Australasian Science: Australia's authority on science since 1938

Climate Biases Fossil Record of Early Humans

The fossil record of early humans from the Cradle of Humankind caves in South Africa is biased towards periods of drier climate, according to research published in Nature (https://goo.gl/GTEjTv). This finding suggests there might be gaps in the fossil record, potentially obscuring evolutionary patterns and affecting our understanding of both the habitats and dietary behaviours of early hominins in this region.

The Cradle of Humankind is a World Heritage site north-west of Johannesburg. It’s the world’s richest early hominin site, and home to nearly 40% of all known fossils of our human ancestors. However, the caves have collapsed over the years, making dating of the fossils difficult.

“While the South African record was the first to show Africa as the origin point for humans, the complexity of the caves and difficulty dating them has meant that the South African record has remained hard to interpret,” explained co-author Prof Andy Herries of La Trobe University’s Department of Archaeology and History, who conducted excavations at many of the sites dated in the study.

Instead the researchers measured trace radioactive isotopes in 28 thick “flowstones” – stalactites and stalagmites that form in caverns when flowing waters deposit dissolved minerals. Prof Jon Woodhead of the University of Melbourne said the research findings show that the fossils in “the Cradle caves date to just six specific time periods between about 3.2 and 1.3 million years ago”.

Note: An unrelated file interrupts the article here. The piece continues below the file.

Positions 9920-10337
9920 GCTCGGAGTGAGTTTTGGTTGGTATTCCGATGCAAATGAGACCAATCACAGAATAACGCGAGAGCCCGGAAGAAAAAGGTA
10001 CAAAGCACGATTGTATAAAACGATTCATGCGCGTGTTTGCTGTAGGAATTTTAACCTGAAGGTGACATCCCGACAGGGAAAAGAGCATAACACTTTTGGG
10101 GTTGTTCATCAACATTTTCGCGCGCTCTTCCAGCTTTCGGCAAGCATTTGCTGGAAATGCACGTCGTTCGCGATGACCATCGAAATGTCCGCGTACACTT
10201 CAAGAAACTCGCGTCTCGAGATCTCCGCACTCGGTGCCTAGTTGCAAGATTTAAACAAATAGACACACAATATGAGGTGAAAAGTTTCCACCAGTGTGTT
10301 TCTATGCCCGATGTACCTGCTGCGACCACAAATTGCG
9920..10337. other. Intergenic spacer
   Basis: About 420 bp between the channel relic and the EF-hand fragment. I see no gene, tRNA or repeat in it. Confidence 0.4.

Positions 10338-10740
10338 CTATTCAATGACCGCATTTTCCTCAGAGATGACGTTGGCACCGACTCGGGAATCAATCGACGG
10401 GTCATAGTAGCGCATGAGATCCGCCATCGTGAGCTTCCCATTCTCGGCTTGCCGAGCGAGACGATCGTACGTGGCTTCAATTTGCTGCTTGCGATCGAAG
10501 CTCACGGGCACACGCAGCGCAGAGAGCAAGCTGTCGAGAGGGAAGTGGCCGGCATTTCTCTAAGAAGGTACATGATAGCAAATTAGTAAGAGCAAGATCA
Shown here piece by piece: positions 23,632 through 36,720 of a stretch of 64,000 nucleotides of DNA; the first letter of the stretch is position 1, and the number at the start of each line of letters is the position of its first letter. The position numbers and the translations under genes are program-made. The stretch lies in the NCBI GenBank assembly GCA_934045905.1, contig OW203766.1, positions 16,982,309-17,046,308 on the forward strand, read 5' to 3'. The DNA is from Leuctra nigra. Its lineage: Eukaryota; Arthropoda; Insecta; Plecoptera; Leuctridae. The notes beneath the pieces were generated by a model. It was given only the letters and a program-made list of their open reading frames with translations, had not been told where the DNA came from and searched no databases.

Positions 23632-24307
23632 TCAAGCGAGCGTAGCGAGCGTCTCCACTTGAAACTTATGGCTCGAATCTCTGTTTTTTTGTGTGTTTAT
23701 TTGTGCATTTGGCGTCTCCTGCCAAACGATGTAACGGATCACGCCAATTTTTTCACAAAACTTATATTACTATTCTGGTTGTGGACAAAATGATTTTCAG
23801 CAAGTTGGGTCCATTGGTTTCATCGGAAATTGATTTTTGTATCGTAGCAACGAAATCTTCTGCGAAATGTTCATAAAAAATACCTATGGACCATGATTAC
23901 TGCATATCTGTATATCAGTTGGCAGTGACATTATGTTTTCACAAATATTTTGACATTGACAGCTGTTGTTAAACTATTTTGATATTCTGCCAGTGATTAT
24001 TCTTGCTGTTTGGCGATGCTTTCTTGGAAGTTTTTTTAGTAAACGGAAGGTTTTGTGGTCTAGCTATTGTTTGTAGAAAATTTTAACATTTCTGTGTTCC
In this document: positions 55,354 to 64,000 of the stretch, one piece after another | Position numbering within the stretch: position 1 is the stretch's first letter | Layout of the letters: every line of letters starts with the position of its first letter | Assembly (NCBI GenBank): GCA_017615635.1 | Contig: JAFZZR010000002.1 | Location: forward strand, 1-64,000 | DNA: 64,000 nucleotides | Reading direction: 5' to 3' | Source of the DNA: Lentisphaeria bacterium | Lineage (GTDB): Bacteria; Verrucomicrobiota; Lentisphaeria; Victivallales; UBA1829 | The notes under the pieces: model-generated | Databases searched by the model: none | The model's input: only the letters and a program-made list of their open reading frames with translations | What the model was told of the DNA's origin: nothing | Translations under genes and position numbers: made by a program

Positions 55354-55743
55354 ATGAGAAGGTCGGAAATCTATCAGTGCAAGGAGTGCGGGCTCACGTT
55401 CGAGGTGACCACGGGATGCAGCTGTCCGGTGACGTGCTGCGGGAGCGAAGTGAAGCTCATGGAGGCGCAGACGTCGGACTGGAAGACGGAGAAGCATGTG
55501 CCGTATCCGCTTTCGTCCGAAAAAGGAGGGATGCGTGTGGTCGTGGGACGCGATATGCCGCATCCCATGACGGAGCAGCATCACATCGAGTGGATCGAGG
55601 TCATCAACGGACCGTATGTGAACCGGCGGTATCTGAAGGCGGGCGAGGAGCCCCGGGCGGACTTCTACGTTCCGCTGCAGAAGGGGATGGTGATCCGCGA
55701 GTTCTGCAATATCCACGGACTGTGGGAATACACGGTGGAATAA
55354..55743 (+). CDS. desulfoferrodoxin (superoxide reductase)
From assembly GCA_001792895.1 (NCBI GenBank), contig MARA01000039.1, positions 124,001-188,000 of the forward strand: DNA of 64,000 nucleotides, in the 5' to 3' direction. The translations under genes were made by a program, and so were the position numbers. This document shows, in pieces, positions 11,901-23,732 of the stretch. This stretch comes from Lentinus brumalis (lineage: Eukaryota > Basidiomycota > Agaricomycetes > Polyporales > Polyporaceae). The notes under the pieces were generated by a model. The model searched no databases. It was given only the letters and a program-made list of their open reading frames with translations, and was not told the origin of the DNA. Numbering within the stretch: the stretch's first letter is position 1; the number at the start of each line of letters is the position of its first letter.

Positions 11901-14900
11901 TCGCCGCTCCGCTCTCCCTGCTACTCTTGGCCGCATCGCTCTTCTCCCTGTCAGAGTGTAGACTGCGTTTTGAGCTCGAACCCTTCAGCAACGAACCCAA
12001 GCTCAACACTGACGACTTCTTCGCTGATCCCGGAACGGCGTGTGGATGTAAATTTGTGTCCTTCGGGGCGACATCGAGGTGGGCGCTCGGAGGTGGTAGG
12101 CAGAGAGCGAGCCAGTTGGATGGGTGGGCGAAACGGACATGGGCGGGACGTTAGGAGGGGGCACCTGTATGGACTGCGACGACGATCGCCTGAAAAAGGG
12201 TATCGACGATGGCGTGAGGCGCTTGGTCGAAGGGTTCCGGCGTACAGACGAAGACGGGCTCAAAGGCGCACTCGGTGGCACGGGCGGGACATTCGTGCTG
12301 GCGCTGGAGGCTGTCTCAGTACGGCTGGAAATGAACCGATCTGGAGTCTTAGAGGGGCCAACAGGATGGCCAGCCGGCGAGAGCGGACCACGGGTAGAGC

The caves were likely to be inaccessible when the land was wetter, so the ages of the flowstones date gaps in the fossil record when the caves were more likely to be closed off to incoming sediments and hominin remains.

“We know that significant flowstones only grow in caves during wet periods, when there is more rain outside the caves,” explained lead researcher Dr Robyn Pickering of the University of Cape Town. “By dating the flowstones, we are picking out these times of increased rainfall. We therefore know that during the times in between, when the caves were open, the climate was drier and more like what we currently experience.”

This means the early hominins living in the Cradle experienced significant changes in local climate, from wetter to drier conditions, at least six times between 3.2 and 1.3 million years ago. When the climate became drier, however, vegetation cover would have diminished, increasing surface erosion and opening the caves to outside sediments and the preservation of hominin remains.